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The Paiute Indians of Utah have always existed somewhere between silvery green and fiery orange, between the bright sagebrush plains and darkened conifer slopes of central Utah and the vibrant desolation of the redrock south.

With the seasons, they shifted from farmer to gatherer, from the desert to the mountains, using their flexibility to survive among far more powerful rivals on some of the country's most resource-scarce expanses.

Even now, their lands reduced to 10 parcels scattered from Santa Clara to Fillmore, the 906 members of the tribe live in some of Utah's fastest-growing communities and in some of its most remote corners. Its five bands are independent and face different challenges. Some have choice land near Cedar City and St. George; others have isolated patches of harsh terrain.

To define the Paiute is to crate up a sand dune.

The decentralized tribe found itself in an unusual identity crisis last month when outcry over its chairwoman's dealings with Washington, D.C.'s controversial football team led to her ouster, fractured relationships among tribal members and pushed them into a national debate over sports, race, exploitation and tribal pride.

Last month, the tribe held a special election and chose a new chairwoman. As the tribe heals, members are considering how they connect to their Paiute identity and what they hope for their tribe's future.

These are some of their stories.

Patrick Charles fought to restore tribe

Patrick Charles' life's work has been, at its heart, about identity.

Charles, 61, was part of the team of Paiute leaders who in 1980 successfully petitioned Congress to restore federal recognition to the tribe's five shattered bands.

"When termination came, we didn't have anything to look forward to," Charles recalls. "Nobody had jobs. A lot of families didn't stay together. We lost our language. Kids growing up had to struggle with not having a culture."

Misty Snow dreams in tribe's treasured store

At the new See'Veets Eng convenience store, a glass case holds beadwork by Paiute elders. Non-Paiute customers peer at the signs written in English and Paiute. Over a rack of donuts, a sign reads "Peuv tuh kup (Sugar Food)."

"The old ones always had a vision of something like this," clerk Misty Snow recalls. "When it was finally here, it was a big thing."

After her past struggles with alcohol, she says, her job now has put her "on the right path. It's because we fought hard for the store. I feel privileged to be hired and work here. I want to do good for my people."

Dorena Martineau keeps Paiute culture alive

As the setting sun cuts through the perfect east-west canyon that is Parowan Gap, the warm light makes a distant memory of hail and lightning that crashed down on the Gap one night earlier, canceling a tour of the elaborate petroglyph site.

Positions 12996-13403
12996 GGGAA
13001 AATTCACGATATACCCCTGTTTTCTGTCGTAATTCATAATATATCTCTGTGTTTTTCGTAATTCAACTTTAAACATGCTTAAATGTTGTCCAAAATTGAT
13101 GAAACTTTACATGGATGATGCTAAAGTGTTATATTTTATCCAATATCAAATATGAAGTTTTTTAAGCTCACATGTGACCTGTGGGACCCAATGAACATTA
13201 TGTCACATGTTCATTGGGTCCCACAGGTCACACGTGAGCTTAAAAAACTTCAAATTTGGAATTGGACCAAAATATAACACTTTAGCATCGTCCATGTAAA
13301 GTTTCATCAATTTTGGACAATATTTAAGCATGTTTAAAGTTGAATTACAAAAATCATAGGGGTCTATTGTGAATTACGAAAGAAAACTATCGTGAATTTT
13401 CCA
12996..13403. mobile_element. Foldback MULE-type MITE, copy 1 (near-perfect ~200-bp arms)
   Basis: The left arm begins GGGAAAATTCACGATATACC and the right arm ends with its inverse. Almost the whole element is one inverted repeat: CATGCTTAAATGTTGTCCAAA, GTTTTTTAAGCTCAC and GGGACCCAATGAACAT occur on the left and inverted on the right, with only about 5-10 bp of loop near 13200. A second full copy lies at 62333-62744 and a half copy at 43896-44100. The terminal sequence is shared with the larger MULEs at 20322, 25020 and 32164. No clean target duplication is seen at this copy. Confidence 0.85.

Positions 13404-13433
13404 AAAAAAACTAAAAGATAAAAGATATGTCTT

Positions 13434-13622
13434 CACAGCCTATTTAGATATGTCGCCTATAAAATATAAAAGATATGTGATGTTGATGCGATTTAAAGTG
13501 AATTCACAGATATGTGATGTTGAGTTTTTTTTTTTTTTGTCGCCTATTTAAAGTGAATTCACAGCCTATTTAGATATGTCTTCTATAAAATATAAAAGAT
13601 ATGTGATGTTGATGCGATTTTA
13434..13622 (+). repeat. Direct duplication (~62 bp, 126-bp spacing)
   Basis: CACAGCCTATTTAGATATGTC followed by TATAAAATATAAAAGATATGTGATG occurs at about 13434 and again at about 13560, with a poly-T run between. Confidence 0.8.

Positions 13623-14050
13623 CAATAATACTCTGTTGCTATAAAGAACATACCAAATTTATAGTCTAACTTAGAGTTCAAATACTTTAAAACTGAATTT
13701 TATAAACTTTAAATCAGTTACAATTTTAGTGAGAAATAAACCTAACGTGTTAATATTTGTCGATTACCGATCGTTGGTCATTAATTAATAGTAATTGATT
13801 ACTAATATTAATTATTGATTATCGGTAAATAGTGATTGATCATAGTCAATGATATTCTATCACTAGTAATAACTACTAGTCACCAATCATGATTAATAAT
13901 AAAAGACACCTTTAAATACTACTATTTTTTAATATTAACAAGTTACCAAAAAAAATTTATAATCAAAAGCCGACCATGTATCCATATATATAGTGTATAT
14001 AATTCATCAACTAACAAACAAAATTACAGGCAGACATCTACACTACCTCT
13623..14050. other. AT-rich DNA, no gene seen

The weather wasn't bad luck, explains Dorena Martineau, the Paiute tribe's cultural resources specialist. Parowan Gap is an ancient crossroads, with markings made by multiple tribes over centuries. The desert thunderstorm may have been their reminder that some powers are higher than our own plans, Martineau says.

For Martineau, respect means listening — not just to the whispers of spirits in thunder, but to the descendants of those who created so many cultural andmarks of southwest Utah. Too often, she says, the voices of the Paiute are ignored in conversations about their own heritage.

Phil Pikyavit mourns lost language, land

Fabric lilies, daisies and sunflowers cover the burial site of Joe Levi. They're a gentle mark of ownership, left by Levi's descendants on a small cemetery that the Kanosh band no longer actually possesses.

Phil Pikyavit, a tall 74-year-old, lingers over the graves of his parents. He is one of only a few remaining Kanosh members who can speak the band's traditional Numic language.

The band got some of its land back when the Paiute tribe regained federal recognition in 1980. But the new Kanosh reservation was less than half of its old size, and it did not include the traditional burial site.

"I'd like to get that land and put it under the trust for the Kanosh Band," says Pikyavit, who is the band's chairman.

Corrina Bow hopes to help tribe heal

Through a history of enormous loss, it may be natural that the Paiute cultural traditions that have remained most complete and relevant deal with grief. Pain is faced directly, openly and as a community.

That wisdom is bedrock to Corrina Bow, the new tribal chairwoman, who was elected last month following the nationally-controversial ouster of her cousin. After a month of political conflict, unprecedented media exposure and broken relationships, Bow has a word to describe the state of her tribe: "Wounded."

"It's been really hard on everybody," Bow says. "The tribe has been through a lot of pain."


See stories of Paiute members. › A10, 11